Joseph Hammer - Joe & Joe (LAFMS LP)
I like to think of myself as a pretty ignorant dude, and every now and then I like to expose such ignorance for all the world to see, using some kind of a "web blog" as the means with which to do so. See, I don't really know the Los Angeles Free Music Society. I mean I know a bit of the history, I know the names of the bands and people involved, I've read Edwin Pouncey's Wire article and I've even heard some of the music, but on the whole I'm just pretty well clueless. I've been meaning to get around to purchasing the "Lowest Form of Music" 10xCD set but you know it's a lot of money for a lot of music and it was a bad time and I had a thing and...you know. But when the intellectuals at I Hate Music dropped bucketfuls of praise on this brand new LAFMS transmission, I just had to grab hold. Actually it was in a Hanson Records distro update and Aaron Dilloway adding an enthusiastic "BEST of 2006...HANDS DOWN!!" to the mix sweeten the deal. I don't really know what I'm talking about so I have to trust that other people do, see. And Dilloway may make lots of claims and use lots of exclamation points in his mini-reviews but I'm telling you he's bang on with this one (okay maybe not BEST, but up there).
Information on this record is extraordinarily difficult to come by. What I've gleaned is that although the record is under Joseph Hammer's name, it's a collaboration between him and LAFMS founder Joe Potts, who I think also played in Solid Eye (well I know for sure that Rick Potts does at least) and Airway. Not sure what kind of pseudonyms/band names Hammer has worked under, but I can tell you he's worked with Thomas Dimuzio, Cindy Bernard, Mitchel Brown, Tom Grimley, and so on (and that's in addition to all other LAFMs cohorts). Okay? Got it? As if. As for instruments, Hammer is the so-called "tape maestro" so it's safe to say he's using and abusing reel-to-reels and any other gadgets you can put magnetic strips though. I'm really uncertain about Potts, it sounds like a synth but it could be his homemade Chopped Optigan, a "Seventies optical sampling consol organ that he has customized and rewired in order to create dense undulating chords of up to 64 notes at a time" (thanks Soundnet). I've never knowingly heard the Chopped Optigan so I couldn't say for sure, but it's a possibility. Anyway, none of that's really important in the end right? I mean it's all about the music that counts man right? And oh baby it counts. The sounds on "Joe & Joe" are so unearthly yet so woozily familiar, lulling you into a state of awe and ecstasy and horror. The LP is two long tracks of intimidating aural threat, lots of vocal samples played a different speeds (Hammer) buried way 'neath a ludicrously heavy, churning, cosmic din (Potts). If I had to place it "in league" with something else of the day I could maybe compare it 80's industrial/power electronics/dark ambient a la TG, early Whitehouse, Maurizio Bianchi, and so on...but that's just superficial. "Joe & Joe" comes from a whole 'nother angle playing from a whole different rulebook. Once you're fully immersed in side A (after being hypnotized by the nonsensical babble that floats in and out of the speakers) you begin to notice the rather beautiful, dark shimmer that Potts' drone has going. It's just, I don't know. Like the sonic manifestation of "that tingly feeling". Play it loud and get fuckin' spooked. Worst part of the side is when it ends - the louder you have it, the more of a psyche-shattering jolt you're info as you're unwillingly snapped back to reality.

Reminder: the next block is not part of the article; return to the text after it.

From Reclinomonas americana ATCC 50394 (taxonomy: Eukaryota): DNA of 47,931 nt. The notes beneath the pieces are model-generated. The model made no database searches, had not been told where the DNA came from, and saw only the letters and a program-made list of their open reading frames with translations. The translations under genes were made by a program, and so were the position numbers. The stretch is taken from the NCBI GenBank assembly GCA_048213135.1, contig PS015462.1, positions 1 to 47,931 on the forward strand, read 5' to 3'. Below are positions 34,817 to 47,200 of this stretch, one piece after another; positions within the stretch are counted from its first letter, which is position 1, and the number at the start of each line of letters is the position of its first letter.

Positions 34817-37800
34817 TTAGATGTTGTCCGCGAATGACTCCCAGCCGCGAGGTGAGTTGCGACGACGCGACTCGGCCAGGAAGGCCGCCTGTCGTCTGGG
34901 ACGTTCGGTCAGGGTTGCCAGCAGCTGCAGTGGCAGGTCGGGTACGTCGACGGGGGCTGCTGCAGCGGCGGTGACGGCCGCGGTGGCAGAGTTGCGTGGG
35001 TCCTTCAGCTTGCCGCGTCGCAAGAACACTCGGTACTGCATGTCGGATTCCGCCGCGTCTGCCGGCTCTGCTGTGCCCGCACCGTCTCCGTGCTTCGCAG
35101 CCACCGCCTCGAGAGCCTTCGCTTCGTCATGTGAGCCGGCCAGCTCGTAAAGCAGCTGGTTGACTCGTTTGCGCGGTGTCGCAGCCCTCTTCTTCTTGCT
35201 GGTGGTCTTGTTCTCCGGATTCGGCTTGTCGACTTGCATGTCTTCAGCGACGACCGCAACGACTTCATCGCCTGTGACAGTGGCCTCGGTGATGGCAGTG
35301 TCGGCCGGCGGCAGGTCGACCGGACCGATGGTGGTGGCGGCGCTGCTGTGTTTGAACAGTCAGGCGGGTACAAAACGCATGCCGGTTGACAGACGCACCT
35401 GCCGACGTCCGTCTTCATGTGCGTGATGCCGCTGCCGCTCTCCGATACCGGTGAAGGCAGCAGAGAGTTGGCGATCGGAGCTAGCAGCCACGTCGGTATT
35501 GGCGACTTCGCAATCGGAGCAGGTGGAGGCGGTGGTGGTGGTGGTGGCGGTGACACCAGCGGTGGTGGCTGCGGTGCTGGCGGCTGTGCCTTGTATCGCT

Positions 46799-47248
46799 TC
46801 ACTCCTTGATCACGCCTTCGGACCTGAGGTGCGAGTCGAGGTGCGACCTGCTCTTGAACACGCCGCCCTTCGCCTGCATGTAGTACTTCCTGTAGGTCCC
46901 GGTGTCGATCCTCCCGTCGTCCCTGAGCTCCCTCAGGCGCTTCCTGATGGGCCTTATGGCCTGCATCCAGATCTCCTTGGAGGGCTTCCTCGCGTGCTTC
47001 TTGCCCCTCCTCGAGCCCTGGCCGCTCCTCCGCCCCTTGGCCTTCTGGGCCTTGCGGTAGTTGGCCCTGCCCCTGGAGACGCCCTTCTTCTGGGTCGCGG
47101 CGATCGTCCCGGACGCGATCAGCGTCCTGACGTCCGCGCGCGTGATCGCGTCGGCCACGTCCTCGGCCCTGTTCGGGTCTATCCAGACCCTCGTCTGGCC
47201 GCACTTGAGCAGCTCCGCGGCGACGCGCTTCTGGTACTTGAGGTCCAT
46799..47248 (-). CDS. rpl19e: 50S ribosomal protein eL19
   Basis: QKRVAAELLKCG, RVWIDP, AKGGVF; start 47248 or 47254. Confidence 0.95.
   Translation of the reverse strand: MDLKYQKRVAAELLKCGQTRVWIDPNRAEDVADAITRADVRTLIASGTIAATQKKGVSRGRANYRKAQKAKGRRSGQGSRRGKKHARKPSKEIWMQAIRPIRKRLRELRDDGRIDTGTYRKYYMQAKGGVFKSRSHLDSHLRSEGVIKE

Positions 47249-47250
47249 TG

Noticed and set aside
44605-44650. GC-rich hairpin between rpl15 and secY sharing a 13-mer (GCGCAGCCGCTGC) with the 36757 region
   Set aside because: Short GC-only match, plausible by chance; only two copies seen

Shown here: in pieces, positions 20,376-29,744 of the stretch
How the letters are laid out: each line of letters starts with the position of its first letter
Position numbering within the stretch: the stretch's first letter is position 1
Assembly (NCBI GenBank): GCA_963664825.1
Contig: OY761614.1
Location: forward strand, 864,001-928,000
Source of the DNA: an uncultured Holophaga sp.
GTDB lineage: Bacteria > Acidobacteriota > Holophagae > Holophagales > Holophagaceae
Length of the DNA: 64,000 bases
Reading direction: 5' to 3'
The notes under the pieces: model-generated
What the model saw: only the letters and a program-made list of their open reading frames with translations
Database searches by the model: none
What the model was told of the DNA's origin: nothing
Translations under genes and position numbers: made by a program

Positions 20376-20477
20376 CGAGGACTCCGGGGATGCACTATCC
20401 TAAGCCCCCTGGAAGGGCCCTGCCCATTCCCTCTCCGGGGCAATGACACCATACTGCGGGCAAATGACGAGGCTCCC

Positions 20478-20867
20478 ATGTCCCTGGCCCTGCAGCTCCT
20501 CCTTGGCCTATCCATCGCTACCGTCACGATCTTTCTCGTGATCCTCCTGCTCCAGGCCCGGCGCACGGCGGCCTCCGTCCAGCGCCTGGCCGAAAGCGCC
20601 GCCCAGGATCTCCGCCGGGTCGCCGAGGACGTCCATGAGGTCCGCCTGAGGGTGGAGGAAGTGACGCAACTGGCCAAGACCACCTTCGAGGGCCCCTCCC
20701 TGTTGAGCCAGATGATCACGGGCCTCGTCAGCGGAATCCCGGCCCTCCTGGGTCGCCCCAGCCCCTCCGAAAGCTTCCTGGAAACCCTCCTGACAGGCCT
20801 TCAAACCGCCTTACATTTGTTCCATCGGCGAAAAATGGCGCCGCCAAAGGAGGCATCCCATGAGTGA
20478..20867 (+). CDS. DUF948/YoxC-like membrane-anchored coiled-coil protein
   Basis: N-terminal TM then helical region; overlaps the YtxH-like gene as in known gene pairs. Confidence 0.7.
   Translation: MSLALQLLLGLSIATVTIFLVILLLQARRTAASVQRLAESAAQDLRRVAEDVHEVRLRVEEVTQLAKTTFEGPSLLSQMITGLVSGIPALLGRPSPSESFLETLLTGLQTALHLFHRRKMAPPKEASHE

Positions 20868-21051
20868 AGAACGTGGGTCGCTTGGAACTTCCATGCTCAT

Thankfully the B-side picks up just about where A left off, with the same gloopy, spaced drones silhouetted by barely-there chatters, whispiters, mutters, and the delicate sound of tape spurts and splicings. Only difference on this side is that you can actually start to hear some kind of humanity behind it all - the sound of Hammer fast-forwarding or rewinding, and a long stretch of muffled yet audible porno moans. Towards the end some tape samples start coming in that are reminiscent of animals chewing ferociously and gnashing their jaws but I'm sure no such recording was involved. And speaking of which the set "ends" with a locked groove. I left the groove on for a good ten minutes (too dissolved to stand up) and I swear I could pick out the word "advancement" repeated for infinity...I won't even begin to get into the ramifications of that discovery, we'll leave it to the philosophers.
I'm not quite sure what to make of the (lack of) packaging involved. "Joe & Joe" comes in a clear sleeve and that's it (the light blue background? My bedspread, thank you very much). The label, as you can see, bears the LAFMS name and record title but doesn't say who's involved. The etching tells you the category number (LAFMS-101). Apart from that, you're on your own. You'll have a tough time getting your buddy the record clerk to order this one in for you. In fact I think the only place I've ever seen even on the internet to score this LP is from the Hanson distro. Joe Hammer has himself a website (not to be confused with JoeHammer.com) and he's posted a "new mix" of this very record, free for you to download as an uncut 50 minute MP3. I heard it a while back a long time before I played this record and it didn't blow my socks off in quite the same way, but then again I don't really remember it either. Maybe it's just because wax is so much better than digital yada yada you know how we do. Regardless. This record is outstanding and all involved deserve your Green Stamps so...go get Hammered!
(I'm sorry that's like the third time I've done that this week).